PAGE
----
High school students in Merced and Atwater have a chance to take college-level courses taught by Merced College professors through a cooperative program entering its third year.
Students can determine if they are suited to the rigors of college and conceivably could shave about a year off their time in college if they complete four courses while they are juniors and seniors, Darren Sylvia, director of student support services for the Merced Union High School District, said.
Starting this week, Atwater High School students can take a class that covers American history before the Civil War. Buhach Colony High School students in Atwater can take a health class.
At Golden Valley High School in Merced, instruction in American history after the Civil War is offered, and psychology will be taught at Merced High School.
Students earn high school and college credit for the courses. Each of the four classes has about 25 students.
The program will be extended to juniors at El Capitan High School next fall, Sylvia said.
“When you graduate, you can leave high school with 20 college credits on your transcript,” Sylvia said. “That almost knocks a year out of college. It’s another way to accelerate their learning.”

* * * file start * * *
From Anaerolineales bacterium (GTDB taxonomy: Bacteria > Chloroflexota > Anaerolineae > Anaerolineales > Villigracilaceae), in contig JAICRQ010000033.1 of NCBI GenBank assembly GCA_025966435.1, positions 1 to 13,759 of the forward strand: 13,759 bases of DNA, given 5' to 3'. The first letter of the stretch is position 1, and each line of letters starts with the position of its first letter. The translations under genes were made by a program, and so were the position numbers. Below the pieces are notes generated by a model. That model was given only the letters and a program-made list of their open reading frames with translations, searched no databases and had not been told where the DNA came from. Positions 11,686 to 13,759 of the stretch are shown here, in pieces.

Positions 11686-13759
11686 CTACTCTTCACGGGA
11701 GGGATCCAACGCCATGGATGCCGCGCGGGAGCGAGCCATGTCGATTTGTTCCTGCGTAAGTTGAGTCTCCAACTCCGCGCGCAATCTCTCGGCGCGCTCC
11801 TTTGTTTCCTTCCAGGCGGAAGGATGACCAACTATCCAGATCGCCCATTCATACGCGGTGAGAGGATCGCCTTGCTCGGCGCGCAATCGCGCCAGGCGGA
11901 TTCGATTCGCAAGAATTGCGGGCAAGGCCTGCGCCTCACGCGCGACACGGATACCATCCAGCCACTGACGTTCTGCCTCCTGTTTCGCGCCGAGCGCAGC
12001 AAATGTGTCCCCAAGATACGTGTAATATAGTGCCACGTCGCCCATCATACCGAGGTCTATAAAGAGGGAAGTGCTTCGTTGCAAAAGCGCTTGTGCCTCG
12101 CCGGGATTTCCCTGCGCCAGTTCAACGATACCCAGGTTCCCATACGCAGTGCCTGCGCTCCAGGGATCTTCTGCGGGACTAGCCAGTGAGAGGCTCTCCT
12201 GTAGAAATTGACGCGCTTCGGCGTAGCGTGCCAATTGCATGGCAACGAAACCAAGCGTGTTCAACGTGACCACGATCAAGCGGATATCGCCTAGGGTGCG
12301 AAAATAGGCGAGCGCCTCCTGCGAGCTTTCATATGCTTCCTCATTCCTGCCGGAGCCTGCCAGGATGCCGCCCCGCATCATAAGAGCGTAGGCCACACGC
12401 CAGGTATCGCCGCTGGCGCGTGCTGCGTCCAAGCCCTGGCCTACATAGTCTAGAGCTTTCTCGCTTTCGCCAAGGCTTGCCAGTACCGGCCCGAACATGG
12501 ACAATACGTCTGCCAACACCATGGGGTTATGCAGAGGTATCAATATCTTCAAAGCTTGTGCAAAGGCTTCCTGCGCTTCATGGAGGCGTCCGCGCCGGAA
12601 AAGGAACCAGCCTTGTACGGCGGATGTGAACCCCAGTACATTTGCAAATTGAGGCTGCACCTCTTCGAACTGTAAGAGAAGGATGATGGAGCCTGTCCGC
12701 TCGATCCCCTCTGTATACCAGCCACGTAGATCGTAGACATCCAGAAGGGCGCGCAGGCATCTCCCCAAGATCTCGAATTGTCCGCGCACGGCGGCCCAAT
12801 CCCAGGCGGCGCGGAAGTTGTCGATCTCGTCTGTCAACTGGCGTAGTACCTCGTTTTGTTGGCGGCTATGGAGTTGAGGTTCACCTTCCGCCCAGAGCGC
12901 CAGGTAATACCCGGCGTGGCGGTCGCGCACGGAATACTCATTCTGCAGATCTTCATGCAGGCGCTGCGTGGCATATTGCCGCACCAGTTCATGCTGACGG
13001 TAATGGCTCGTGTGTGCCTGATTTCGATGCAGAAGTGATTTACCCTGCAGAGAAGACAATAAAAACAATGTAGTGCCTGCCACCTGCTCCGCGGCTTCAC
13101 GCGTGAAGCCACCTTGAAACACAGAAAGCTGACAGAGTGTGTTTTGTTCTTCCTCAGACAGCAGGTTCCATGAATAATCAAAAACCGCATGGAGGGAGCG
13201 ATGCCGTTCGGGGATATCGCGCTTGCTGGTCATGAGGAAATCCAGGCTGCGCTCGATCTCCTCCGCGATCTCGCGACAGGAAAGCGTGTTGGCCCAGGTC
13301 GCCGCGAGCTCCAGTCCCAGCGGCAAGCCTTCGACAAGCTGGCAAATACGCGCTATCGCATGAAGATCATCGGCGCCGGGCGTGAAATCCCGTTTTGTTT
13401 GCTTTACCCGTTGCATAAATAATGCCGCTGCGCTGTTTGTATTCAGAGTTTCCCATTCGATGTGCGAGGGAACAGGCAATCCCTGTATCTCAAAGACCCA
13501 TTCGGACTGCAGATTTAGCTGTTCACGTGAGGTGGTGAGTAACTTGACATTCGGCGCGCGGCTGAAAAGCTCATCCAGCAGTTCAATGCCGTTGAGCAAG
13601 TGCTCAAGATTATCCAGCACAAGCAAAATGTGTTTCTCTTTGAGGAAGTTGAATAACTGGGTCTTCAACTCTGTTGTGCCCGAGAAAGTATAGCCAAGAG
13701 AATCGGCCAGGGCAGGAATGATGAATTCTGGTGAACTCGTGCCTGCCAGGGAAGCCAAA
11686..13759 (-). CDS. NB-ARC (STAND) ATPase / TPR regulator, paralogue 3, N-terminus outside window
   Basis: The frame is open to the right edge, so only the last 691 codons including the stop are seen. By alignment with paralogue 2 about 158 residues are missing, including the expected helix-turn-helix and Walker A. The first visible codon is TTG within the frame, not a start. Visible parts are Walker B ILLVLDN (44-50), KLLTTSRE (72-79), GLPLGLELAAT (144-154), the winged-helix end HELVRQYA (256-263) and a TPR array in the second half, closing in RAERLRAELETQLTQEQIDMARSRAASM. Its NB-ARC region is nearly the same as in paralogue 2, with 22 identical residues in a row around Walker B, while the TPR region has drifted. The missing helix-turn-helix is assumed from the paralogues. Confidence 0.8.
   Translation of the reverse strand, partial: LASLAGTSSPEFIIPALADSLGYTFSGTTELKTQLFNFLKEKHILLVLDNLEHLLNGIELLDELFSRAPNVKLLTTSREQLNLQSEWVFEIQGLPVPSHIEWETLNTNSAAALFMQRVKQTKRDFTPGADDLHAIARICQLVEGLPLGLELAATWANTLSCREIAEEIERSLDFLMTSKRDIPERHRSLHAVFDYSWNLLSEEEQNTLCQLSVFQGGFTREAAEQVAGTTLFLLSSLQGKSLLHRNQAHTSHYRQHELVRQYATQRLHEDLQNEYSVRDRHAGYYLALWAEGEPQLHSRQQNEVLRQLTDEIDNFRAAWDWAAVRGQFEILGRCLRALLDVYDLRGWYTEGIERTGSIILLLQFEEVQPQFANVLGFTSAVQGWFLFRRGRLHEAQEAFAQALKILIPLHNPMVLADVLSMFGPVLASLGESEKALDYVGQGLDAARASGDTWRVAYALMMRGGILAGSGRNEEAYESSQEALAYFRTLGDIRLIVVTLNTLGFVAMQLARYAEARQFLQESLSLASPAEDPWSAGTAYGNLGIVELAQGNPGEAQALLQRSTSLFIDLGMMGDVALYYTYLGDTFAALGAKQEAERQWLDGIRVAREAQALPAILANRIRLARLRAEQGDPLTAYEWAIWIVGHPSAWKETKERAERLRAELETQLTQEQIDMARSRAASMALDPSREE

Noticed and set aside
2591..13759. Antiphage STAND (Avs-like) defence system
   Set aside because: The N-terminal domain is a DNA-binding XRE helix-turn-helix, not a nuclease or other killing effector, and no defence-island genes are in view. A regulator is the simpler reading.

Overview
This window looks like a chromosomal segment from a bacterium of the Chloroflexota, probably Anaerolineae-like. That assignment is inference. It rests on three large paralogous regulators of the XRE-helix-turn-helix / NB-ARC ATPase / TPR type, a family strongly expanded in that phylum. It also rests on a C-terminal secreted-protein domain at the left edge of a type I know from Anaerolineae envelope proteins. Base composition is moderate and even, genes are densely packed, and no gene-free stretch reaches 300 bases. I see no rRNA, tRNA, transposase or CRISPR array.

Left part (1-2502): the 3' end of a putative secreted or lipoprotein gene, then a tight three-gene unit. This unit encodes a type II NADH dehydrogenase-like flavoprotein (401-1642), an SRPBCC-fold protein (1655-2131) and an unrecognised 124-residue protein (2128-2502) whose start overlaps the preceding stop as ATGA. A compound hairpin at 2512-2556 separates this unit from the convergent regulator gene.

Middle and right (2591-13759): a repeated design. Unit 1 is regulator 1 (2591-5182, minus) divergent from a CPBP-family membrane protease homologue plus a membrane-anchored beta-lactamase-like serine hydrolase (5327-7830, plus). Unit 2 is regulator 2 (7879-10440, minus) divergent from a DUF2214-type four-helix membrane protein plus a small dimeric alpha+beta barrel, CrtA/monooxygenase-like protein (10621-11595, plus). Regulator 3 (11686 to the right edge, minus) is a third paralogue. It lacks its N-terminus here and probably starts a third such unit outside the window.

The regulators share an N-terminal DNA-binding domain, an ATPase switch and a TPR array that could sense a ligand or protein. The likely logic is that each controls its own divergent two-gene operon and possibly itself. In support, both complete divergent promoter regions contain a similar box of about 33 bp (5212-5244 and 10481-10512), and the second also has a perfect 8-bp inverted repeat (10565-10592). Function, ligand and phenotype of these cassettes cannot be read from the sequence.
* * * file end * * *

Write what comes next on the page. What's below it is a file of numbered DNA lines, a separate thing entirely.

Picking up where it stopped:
Karyn Dower, dean of economic and workforce development at Merced College, said college professors will be at high school sites to teach the classes, which have the same rigor and requirements of classes taught at the college. College-level classes for high schoolers typically are scheduled either before their regular classes start or at the end of the day.
“It’s a good partnership,” Dower said. “By the time they finish high school they will have four credits completed. We are giving them a head start on a college degree or transfer credit.”
Dower said the students who take the college classes, with the extra time and study required, must be dedicated to getting ahead. But college professors have said participating students are serious and adequately prepared to meet program requirements, she said.
High school students need approval from their counselors to undertake the college classes, Sylvia said. With special approval from college counselors, some sophomores may take part. Students must demonstrate they can handle the extra workload and have the work ethic to stay with the program.
The health class covers psychological, emotional, social and physiological health topics, Sylvia said, and the psychology class is a basic class that gives elective credit at the high school level and a transferable four units of college credit.
Dower said a number of high school students take courses at Merced College separate from the cooperative program. The college is contracted through fall 2015 to offer the classes to high school students.